This commentary will analyse the key principles of the research methods used in the research of students attitudes to politics, society and crime. It will discuss where this research lies on the inductive/deductive spectrum and why, the strengths and weaknesses of quantitative methods of research in relation to the survey and finally why quantitative research methods were preferable to qualitative research methods for this research.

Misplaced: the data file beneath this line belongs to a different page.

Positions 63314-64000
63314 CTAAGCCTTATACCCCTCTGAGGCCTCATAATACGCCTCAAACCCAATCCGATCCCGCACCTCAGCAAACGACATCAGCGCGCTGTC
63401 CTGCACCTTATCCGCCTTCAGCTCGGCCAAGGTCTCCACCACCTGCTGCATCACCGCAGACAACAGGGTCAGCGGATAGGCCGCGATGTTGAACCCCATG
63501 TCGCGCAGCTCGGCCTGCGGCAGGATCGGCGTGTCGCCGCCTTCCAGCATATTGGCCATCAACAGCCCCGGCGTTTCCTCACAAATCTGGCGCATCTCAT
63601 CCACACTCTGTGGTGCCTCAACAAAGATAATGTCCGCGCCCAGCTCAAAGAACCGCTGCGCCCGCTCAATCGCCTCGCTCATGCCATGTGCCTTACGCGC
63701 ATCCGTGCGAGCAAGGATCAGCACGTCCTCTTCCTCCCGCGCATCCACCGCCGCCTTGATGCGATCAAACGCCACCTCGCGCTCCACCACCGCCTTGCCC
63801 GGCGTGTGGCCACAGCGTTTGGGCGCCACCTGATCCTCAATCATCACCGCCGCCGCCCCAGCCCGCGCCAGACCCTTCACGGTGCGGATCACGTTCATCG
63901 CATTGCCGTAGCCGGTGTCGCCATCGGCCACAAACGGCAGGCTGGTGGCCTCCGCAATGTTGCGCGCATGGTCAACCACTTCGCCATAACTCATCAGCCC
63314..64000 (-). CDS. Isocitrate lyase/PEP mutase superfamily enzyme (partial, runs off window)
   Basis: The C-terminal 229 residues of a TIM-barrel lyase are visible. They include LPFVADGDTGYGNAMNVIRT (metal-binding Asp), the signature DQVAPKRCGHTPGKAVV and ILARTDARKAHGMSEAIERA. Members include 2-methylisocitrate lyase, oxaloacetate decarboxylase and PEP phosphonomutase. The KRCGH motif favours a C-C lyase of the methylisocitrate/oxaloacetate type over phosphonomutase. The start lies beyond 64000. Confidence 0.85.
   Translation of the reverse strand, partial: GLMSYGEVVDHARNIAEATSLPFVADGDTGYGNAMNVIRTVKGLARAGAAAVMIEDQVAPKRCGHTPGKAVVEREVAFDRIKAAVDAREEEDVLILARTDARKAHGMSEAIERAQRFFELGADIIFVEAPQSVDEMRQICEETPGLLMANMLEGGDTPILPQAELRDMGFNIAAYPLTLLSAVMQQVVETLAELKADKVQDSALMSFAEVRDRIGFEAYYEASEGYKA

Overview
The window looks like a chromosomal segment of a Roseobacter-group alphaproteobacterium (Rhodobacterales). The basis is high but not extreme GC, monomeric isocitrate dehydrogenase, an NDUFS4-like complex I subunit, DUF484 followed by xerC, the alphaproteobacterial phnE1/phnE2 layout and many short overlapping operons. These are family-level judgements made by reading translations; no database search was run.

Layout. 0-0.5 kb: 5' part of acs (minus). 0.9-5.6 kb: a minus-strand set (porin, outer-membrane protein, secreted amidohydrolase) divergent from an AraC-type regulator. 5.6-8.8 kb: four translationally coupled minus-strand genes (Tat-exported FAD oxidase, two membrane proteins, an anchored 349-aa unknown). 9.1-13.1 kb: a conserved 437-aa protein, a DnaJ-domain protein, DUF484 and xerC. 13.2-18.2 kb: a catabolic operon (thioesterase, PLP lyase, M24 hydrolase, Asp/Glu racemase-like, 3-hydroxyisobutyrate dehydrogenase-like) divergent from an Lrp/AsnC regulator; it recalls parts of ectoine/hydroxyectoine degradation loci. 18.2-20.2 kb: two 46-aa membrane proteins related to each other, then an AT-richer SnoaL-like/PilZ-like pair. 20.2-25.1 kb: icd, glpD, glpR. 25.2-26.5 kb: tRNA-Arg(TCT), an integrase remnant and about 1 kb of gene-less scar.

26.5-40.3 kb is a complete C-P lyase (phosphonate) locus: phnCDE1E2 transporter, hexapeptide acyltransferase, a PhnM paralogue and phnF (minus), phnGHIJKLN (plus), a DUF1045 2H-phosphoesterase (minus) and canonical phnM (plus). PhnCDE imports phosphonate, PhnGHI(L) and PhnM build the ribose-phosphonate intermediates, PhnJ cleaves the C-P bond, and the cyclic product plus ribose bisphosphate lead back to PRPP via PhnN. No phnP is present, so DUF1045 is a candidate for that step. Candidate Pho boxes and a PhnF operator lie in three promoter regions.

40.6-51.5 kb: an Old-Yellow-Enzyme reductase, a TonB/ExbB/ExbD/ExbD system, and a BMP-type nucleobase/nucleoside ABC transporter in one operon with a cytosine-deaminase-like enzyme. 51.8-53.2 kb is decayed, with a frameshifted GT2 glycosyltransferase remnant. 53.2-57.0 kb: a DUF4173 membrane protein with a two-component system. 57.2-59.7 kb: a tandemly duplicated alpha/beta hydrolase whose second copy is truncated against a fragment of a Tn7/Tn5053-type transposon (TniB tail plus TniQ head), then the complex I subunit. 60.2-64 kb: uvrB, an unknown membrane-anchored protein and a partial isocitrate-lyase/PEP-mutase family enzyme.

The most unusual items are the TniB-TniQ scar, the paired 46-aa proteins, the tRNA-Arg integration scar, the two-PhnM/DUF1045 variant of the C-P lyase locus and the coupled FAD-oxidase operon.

Characteristics of quantitative research in relation to questionnaire In this research a questionnaire was created to examine student’s attitudes to politics, society and crime. The questionnaire was set up with multiple choice answers for questions, answers on a scale of 1-10 and some questions required a short qualitative answer. Bryman (1992) states that surveys are one of the key vehicles of quantitative research. Quantitative research uses scientific methods to study people and is the preferred research method of positivists, quantitative research creates mathematical results which can be compared and contrasted on a large scale in the belief that this approach establishes facts through quantification. Quantification has been defined as. “the sum of standardization, measurement and number- is crucial to the natural science approach, because it renders the concepts embedded in theoretical schemes or hypotheses observable, manipulable, and testable.” (Hammersly 1993:15) The intellectual underpinnings of Quantitative research are positivism, measurement, causality, generalisation, replication and individualism. The method of data collection and analysis used for this questionnaire would be favoured by positivists as positivists believe that scientific methods are the best way to test a thesis and gain accurate results based on large numbers of people. The measurement of this survey relates to how crime affects university students. This survey shows causality, as it includes dependant and independent variables such...
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